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2017 Federal Budget

Discussion in 'Australia' started by surfboy, May 9, 2017.

  1. surfboy

    surfboy Active Member


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    Hi folks

    It looks like the budget will lift the freeze on MBS items for GP consultations from 1 July 2017 and for specialists from 2018.

    So, where does Podiatry for into all of this? Will we get a lift on the allied health MBS freeze?
     
  2. surfboy

    surfboy Active Member

    Found the answer in the Sydney morning herald folks:

    "Rebates will also once again be indexed from July 2019 for specialist procedures and allied health services. And bulk-billing incentives for GPs will also be indexed from July 2017."

    So it looks like we have to wait for over another TWO YEARS for indexation for Podiatry services. Absolutely pathetic.

    The GPs will have their indexation increased next month, specialist consultations next year in 2018, and we are last on the list in 2019 alongside specialist procedures.

    Absolutely disgraceful.
     
  3. TPCMAN

    TPCMAN Member

    Do you know how much the indexation is for GP's next month? It's a shame that podiatry is still being ignored and it's really up to the APodC to boost the national interest of our profession.
     
  4. NewsBot

    NewsBot The Admin that posts the news.

    Articles:
    1
    APodC response to the Federal Budget 2017/2018

    10th May 17
    [​IMG]
    A message from APodC CEO - Nello Marino
    From a podiatry and allied health perspective there is not a great deal to be satisfied with following the 2017-18 Federal Budget announcements. Along with many other allied health professions, the Australian Podiatry Council/Association is disappointed that the government has chosen not to lift the freeze on the indexation of allied health MBS items particularly at a time when chronic and complex illnesses are the biggest health threat for Australians .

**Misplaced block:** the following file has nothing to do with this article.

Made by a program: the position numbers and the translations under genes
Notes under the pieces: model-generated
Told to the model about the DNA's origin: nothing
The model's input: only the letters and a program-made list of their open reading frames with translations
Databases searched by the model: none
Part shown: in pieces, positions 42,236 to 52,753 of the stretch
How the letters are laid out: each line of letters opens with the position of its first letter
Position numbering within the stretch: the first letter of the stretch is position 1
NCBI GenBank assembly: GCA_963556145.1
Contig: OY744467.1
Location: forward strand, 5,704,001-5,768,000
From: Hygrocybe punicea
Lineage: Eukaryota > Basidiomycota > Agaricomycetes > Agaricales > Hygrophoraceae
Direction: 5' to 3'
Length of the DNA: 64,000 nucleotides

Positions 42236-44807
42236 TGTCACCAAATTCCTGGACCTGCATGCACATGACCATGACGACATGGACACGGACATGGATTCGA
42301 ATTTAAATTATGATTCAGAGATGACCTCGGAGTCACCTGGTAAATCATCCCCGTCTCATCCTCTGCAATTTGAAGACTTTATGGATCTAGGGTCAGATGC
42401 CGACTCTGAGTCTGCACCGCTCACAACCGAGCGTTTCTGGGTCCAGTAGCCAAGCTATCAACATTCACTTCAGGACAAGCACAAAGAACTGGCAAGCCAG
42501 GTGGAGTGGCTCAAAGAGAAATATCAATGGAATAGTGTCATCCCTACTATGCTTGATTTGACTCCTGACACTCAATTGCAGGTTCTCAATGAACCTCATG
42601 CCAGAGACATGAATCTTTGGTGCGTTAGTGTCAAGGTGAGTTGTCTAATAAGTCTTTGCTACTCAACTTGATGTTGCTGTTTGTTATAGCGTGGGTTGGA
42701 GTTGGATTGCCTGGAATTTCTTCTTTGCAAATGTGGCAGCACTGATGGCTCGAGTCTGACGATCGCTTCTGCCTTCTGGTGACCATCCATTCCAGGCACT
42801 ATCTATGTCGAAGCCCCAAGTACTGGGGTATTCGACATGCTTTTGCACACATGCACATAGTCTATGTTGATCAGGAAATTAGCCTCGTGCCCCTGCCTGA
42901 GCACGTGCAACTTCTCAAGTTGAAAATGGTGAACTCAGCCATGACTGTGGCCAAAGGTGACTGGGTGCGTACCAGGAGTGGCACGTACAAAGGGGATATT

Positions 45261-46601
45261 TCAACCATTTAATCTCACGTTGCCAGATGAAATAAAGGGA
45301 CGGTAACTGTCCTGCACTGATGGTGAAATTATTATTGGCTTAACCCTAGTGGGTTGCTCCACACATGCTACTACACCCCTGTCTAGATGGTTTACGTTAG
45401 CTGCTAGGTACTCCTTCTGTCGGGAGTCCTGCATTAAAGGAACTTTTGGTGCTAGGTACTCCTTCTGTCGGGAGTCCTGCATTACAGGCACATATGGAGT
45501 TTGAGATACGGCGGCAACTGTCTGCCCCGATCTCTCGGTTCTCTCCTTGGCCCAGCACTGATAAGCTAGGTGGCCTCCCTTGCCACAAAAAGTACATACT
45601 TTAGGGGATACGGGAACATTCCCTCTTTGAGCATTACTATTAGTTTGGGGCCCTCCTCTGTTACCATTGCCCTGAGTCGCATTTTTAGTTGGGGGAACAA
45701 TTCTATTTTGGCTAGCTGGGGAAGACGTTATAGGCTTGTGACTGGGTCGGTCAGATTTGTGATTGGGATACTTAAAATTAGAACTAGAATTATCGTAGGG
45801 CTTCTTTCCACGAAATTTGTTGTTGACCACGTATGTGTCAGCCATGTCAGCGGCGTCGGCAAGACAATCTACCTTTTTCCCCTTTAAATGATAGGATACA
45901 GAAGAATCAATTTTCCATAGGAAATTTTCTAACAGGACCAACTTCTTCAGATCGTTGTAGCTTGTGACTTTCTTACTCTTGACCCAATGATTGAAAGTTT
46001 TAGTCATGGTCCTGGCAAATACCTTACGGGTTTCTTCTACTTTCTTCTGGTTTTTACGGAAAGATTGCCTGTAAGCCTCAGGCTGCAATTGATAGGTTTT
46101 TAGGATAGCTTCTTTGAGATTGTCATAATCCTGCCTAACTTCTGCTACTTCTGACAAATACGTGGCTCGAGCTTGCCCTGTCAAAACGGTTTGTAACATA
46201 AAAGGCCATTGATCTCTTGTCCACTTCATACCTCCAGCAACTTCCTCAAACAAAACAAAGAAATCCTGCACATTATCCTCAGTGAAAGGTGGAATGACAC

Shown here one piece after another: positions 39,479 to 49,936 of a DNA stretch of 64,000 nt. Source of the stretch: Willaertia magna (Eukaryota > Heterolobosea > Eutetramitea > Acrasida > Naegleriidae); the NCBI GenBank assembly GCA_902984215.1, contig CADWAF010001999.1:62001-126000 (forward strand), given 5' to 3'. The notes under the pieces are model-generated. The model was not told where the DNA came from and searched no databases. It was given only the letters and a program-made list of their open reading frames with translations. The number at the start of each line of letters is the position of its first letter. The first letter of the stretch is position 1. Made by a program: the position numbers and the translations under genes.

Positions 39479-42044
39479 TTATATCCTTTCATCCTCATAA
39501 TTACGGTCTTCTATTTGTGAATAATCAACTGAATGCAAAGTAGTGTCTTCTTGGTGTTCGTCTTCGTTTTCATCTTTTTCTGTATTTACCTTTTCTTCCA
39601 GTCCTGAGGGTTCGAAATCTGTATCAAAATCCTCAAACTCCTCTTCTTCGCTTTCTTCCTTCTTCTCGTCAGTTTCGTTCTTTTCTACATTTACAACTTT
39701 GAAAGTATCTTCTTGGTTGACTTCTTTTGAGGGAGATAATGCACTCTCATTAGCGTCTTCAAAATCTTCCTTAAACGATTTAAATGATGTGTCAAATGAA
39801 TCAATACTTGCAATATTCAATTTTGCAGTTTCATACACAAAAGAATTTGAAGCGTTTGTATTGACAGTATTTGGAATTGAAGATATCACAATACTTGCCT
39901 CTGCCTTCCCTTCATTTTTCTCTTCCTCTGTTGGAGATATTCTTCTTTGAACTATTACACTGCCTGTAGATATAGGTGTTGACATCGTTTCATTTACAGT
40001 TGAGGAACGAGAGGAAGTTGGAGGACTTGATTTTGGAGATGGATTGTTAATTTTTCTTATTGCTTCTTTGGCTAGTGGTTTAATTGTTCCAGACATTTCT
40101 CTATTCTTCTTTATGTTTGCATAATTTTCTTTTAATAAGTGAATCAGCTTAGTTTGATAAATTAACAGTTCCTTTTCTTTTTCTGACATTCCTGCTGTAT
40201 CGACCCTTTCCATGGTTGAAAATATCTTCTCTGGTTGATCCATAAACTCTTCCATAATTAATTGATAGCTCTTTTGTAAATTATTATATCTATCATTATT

Allied health practices, including podiatry are increasingly struggling to provide services for consumers who lack the ability to pay privately due to ongoing freezes of both Medicare and Department of Veteran’s Affairs (DVA) funding. Low rebate levels are exacerbated by the small number of funded allied health consultations available through Chronic Disease Management.
    However, there are some small positives for consumers in need of allied health services. These include the government’s commitment to funding the shortfall for National Disability Insurance Scheme (NDIS) services. Similarly a commitment to fund telehealth consultations as part of the government’s mental health commitment, may provide some opportunities for telehealth consultation support for other allied health consultations such as podiatry, in the future. APODC/APODA will continue to monitor this progress closely.
    APODC/APODA are united with Allied Health Professions Australia, Australia’s peak body for allied health, in calling upon the government to make an urgent commitment to reintroducing indexation to Medicare-funded allied health services now, not delaying it until July 2019, and to reviewing the adequacy of Medicare rebates for allied health services.
     
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